May 21, 2019

Transcript of Radio Interview – 3AW, Neil Mitchell Program – Tuesday, 21 May 2019

SUBJECTS: ALP Leadership Contest; Election aftermath.

NEIL MITCHELL: Anthony Albanese has been one of the few Labor leaders to appear regularly on this program over the past few years. He is now running for the Leadership of the Labor Party, given that Bill Shorten is stepping down. Confirmed a few moments ago that Chris Bowen, from the Right of the Party, the Shadow Treasurer will also run for the Leadership, so you’ve got at least two people contesting it. Tanya Plibersek from the Left pulled out yesterday. Chris Bowen, I don’t know the numbers, but I would have thought the man who was essentially responsible for the franking credits policy and for saying: ‘if you don’t like it, vote against it’, would be struggling a little with the popular vote. But that might be wrong. On the line is one of the contenders. Anthony Albanese, good morning.

ANTHONY ALBANESE: Good morning Neil. Good to be on your program again.

MITCHELL: Well, thank you for your time. Why are you better than Chris Bowen?

ALBANESE: Look, I’m not running to compare myself to any other potential candidates or real candidates. I’m running on my merits. I’m offering myself for the Leadership because I think I’m the best candidate to bring us back into government. I’m not running against Chris Bowen or anyone else. I’m running against Scott Morrison.

I want to be the person who leads Labor back into government. That’s a difficult challenge. We’ve only done it three times since the Second World War and there are of course, Gough Whitlam, Bob Hawke and Kevin Rudd. And I think for those people who took it for granted we were going to win on Saturday, they underestimated the challenge that’s there.

MITCHELL: You’re an old Leftie. That’s the image. Are you sure you won’t frighten the horses as leader? I mean everybody tells us the party should move to the centre, with you wouldn’t it move to the left?

ALBANESE: I think, Neil, those sort of labels are pretty irrelevant. What you see is what you get with me. I regard myself as old Labor – someone grounded in very strong values that I was raised with by my mum. I believe in the values of hard work and promoting employment and jobs as a primary task of government. That the economic strength needs to be at the core of our narrative and also that Labor unashamedly does stand for looking after people who are vulnerable, does stand for opening up opportunity. The story of my life is one of making the most of the opportunity that is here in this great country of Australia. I also do believe in action on climate change, but that’s got to be one that I guess puts the narrative that jobs are what can be created with the new economy, with climate change, with the shift to clean energy that will be required over a period of time.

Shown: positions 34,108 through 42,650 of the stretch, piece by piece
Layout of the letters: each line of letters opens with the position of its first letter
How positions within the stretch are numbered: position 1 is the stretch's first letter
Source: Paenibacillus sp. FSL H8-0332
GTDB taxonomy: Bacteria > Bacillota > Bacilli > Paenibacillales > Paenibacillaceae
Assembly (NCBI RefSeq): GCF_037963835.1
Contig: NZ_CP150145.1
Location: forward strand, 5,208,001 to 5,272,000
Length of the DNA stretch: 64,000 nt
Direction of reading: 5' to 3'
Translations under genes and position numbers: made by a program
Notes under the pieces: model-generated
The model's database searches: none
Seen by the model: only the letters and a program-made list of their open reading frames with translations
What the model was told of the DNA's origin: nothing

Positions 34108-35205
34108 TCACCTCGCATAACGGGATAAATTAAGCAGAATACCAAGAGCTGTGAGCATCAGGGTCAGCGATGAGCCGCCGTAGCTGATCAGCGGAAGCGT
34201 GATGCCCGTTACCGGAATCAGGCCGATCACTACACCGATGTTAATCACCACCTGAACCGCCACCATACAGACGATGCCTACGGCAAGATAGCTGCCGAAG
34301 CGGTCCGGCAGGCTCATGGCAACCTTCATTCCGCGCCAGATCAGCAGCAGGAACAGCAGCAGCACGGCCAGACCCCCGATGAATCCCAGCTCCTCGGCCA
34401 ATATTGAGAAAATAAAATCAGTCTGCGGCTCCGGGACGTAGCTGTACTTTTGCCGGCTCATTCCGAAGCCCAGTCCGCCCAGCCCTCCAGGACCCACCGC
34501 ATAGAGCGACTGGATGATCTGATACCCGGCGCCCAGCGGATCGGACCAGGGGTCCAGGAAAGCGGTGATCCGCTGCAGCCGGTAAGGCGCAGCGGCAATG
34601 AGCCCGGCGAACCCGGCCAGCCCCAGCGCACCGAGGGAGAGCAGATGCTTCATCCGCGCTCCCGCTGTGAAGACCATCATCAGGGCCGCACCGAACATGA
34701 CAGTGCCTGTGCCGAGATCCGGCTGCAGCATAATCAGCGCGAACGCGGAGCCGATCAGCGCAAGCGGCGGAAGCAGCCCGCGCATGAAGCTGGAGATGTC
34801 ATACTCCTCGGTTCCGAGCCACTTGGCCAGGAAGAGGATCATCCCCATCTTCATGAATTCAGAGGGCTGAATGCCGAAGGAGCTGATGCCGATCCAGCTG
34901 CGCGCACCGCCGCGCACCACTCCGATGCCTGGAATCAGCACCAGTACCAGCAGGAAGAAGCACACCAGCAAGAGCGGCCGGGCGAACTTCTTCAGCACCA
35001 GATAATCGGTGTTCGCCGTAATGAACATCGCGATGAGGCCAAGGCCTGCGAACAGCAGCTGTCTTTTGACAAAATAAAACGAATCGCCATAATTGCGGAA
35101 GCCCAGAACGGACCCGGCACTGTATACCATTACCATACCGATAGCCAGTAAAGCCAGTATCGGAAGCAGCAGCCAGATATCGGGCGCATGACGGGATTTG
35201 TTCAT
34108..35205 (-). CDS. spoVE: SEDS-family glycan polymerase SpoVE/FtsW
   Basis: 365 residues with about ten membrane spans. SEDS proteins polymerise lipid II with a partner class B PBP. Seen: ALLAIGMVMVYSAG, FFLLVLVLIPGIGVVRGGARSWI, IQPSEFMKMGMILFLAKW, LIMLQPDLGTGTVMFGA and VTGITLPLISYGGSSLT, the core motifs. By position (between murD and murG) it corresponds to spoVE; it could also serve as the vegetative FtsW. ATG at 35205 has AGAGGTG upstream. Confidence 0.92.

MITCHELL: Do you believe that the top end of town, as it’s been called, gets a soft deal; gets too good a deal in this country?

ALBANESE: I think certainly that there are some companies and some individuals that don’t pay their fair share of tax and that there those measures, if you want to pay for public education, public health and public infrastructure, then you need to make sure that all of the burden, when it comes to revenue, doesn’t fall on ordinary PAYE tax payers.

MITCHELL: But is it out of whack at the moment, is it out of whack, do you think? Is, is too much being paid by the bottom and not enough by the top?

ALBANESE: I think in some cases it is. I think that what we have across a range of areas is companies that are able to offshore some of their profits and therefore not pay …

MITCHELL: Yeah, but what about individuals? I mean …

ALBANESE: Tax here in Australia, well, certainly in terms of, if you look at the way that individuals are able to organise their income, one of the changes that we have, for example, that we were proposing, was having a limit on the amount in which people could deduct from their tax payments they’ve made to accountants, in order to deduct their tax. Now quite clearly, when you have people being paid hundreds of thousands of dollars in some cases to organise arrangements in order to minimise tax, then that is a problem. I think that what we need is a fair tax system, whereby people pay their fair share. We obviously need to look at the specifics of what we put forward and in my view in terms of our policy approach, we need to start off with an acknowledgement that the people don’t get it wrong. The people always need to be respected and the people told us that the program we put forward to the electorate on Saturday wasn’t one that they deemed worthy of support. There’s no good after the final siren’s gone worrying about a decision of the umpire, or about what happened. You’ve got to acknowledge that we need to do better. And some of that, I think, is about the policy process, some of it is about the campaign and we’ll go through that with caucus members with, with the organisational wing as well.